Blanket alcohol bans and tougher spending restrictions are on the cards for at-risk communities in the Northern Territory as the federal government fast-forwards its response to soaring alcohol-fuelled crime linked to longstanding social problems in Alice Springs.
Ken Wyatt, the former government’s Indigenous affairs minister, criticised Opposition Leader Peter Dutton’s push for a royal commission into the sexual abuse of Aboriginal children while saying alcohol-restriction laws the Coalition presided over failed to help relationships with communities.
Ken Wyatt says “we all share in the blame” for the crisis in Alice Springs. Credit:Kate Geldart
The day after Prime Minister Anthony Albanese made an emergency visit to crime-plagued Alice Springs, he and other political leaders descended into blame games over the decision to allow the lapse last July of laws that prevented alcohol sales.
Northern Territory Chief Minister Natasha Fyles, who pointed the finger at the Coalition over the expired laws, suggested an election be held on alcohol policies in the territory after she was persuaded to introduce a range of stop-gap restrictions on alcohol sales in Alice Springs.
The restrictions received a mixed reception, as the town’s mayor argued they didn’t go far enough, while shop owners and residents were concerned dry days could lead to more break-ins and fuel the black market.
A spokesperson for supermarket chain Coles said its bottle shops had gone one step further by banning litre bottles of spirits and restricting sales to two cartons of full-strength beer, one 750ml bottle of spirits and six bottles of wine.
Wyatt labelled the restrictions announced by the Northern Territory government on Tuesday a “Band-Aid” to broader social issues that required a decade-long approach focusing on children and teenagers.
“All of us need to take some proportion of blame, but equally we need to work together to find solutions to stop the blame game,” Wyatt told this masthead.
He also said the Howard government’s intervention in the Northern Territory in 2007 didn’t result in significant charges for child abuse, but also dismissed his former colleague Dutton’s call for a royal commission into the scourge.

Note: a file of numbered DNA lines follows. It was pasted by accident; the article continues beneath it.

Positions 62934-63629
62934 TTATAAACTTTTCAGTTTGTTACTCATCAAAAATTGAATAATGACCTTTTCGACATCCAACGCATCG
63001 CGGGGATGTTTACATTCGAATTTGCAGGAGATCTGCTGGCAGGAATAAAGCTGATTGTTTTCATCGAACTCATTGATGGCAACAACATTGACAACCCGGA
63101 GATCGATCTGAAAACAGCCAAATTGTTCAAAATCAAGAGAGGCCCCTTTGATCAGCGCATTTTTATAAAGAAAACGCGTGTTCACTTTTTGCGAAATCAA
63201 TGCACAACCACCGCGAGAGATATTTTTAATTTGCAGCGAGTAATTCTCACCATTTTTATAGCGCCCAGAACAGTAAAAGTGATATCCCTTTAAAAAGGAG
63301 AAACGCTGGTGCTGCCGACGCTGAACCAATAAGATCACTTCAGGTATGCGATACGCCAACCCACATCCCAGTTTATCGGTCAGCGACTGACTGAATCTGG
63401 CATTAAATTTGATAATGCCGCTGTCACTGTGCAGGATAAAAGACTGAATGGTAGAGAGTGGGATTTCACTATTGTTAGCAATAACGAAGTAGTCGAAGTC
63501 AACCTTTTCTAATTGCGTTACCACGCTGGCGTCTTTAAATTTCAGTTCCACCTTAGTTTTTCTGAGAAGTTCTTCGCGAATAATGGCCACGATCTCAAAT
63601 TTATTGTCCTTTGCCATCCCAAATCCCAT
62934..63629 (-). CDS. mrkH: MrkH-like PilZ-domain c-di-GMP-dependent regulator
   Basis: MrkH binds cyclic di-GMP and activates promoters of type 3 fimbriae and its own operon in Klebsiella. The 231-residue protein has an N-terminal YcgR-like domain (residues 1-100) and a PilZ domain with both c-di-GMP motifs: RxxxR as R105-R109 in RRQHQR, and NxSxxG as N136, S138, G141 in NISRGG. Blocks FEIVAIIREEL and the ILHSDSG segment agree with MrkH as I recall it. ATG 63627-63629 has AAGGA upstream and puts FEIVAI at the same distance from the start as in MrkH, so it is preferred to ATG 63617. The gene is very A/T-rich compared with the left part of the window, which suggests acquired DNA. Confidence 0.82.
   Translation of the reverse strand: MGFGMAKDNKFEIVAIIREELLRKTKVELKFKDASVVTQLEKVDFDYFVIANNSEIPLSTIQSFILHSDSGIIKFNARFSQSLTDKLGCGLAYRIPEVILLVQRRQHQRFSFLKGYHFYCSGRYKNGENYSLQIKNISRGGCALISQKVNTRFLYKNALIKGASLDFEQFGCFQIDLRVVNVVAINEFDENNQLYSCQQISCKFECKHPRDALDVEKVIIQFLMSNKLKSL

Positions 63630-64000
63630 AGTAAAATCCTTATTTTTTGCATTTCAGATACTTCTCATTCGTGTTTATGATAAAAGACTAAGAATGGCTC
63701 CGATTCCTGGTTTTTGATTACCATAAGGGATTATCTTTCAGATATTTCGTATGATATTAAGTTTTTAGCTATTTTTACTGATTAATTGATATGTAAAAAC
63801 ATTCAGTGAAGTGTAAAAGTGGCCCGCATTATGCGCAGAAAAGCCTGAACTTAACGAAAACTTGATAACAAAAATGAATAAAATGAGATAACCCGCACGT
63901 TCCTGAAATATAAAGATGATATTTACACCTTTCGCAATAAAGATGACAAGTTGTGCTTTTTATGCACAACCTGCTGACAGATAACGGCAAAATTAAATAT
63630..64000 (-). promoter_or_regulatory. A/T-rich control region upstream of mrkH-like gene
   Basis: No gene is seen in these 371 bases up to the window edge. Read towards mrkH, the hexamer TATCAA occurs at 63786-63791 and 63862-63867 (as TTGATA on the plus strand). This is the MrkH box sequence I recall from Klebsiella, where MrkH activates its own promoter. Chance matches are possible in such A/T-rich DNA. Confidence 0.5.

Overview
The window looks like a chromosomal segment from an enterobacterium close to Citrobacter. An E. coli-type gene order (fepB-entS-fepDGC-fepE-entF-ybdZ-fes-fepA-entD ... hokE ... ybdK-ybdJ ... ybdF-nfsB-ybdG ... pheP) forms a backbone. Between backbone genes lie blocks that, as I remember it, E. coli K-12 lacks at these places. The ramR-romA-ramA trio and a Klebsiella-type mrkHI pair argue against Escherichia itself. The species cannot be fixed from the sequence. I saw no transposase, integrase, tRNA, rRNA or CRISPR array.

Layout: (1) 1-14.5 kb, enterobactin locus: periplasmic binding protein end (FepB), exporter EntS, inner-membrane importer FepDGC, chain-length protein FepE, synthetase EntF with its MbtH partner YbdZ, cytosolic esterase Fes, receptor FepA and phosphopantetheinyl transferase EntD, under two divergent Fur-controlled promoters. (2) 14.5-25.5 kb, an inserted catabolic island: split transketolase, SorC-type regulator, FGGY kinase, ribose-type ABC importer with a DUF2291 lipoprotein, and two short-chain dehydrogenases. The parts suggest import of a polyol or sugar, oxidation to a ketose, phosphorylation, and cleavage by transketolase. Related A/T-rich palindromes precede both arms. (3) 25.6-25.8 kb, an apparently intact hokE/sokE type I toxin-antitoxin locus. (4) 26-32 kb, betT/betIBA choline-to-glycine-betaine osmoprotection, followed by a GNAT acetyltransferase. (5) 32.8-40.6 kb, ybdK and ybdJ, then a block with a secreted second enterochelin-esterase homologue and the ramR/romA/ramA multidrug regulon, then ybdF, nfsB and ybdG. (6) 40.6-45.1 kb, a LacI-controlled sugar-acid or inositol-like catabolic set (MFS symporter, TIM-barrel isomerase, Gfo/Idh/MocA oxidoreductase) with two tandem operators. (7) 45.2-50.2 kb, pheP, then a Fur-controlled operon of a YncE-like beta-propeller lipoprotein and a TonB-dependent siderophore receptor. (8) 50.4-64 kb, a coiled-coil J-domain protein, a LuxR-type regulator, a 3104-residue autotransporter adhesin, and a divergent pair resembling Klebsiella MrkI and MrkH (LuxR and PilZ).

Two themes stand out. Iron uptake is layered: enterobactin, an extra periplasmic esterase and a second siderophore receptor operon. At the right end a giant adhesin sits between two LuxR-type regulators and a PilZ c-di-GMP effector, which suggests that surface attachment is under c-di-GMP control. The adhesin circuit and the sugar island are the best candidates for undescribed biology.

“Royal commissions help feather the nest of the legal profession and when the reports are handed down, they’re cherry-picked,” he said.
The Howard government introduced widespread alcohol bans as part of its Northern Territory intervention in 2007. These rules were replaced by Labor’s 2012 Stronger Futures laws, which maintained bans and increased penalties.
Northern Territory Police Commissioner Jamie Chalker linked increased crime rates to the expiration of the laws, with property damage, domestic violence and assault skyrocketing over the past year.
Asked whether the Stronger Futures legislation had been effective, Wyatt responded: “The legislation had a purpose, but where it should’ve been effective is through a relationship with the community,” adding that this failed.
Labor promised throughout last year’s election to abolish the cashless debit card, an income management tool that quarantines between 30 per cent and 80 per cent of welfare payments, and prevents it being withdrawn as cash or used to pay for alcohol or gambling.
The federal government is contemplating total alcohol bans for some at-risk communities. Credit:Kate Geraghty
Plans to switch welfare recipients in the Northern Territory to a voluntary card that restricts spending have been ruled out for the rest of 2023. According to government sources with knowledge of the repeal of the cashless debit card in the territory, restrictions on spending will be increased when the new scheme begins in March.
After saying on Tuesday the government would also consider the reintroduction of alcohol bans in communities under an “opt-out situation” rather than the current rules, which allow communities to opt in to restrictions, Albanese said he was open to total alcohol bans for communities at risk.
“That’s an option that we completely have said is there on the table,” Albanese said. He blamed the previous Coalition government for allowing the laws governing the bans to lapse.
Fyles told Radio National Breakfast she wanted to hold a formal election on future alcohol bans in the territory, adding she wanted to make sure “we have all voices heard”. She also said alcohol management plans devised by the territory went ignored by the previous government, which Wyatt disputed, saying there was “nothing preventing them from developing their own legislation”.
Wyatt also suggested a summit modelled on the jobs one to tackle the longstanding social issues of alcohol abuse, domestic violence, child abuse, crime and poor school attendance.
After being warned by the Central Australian Aboriginal Congress about violence and alcohol on June 9, Minister for Indigenous Australians Linda Burney told ABC radio on Wednesday she’d been in talks with the Northern Territory government for months, at least as far back as the Garma Festival in July.
Asked whether she had told them they needed to be tougher on alcohol, Burney responded: “Yes, I have expressed that there needs to be some very real thought put into alcohol restrictions.
“I’m not going to get into whether they’ve taken too long or they haven’t, but clearly if you talk to people in Alice Springs, the answer might be ‘yes’.”
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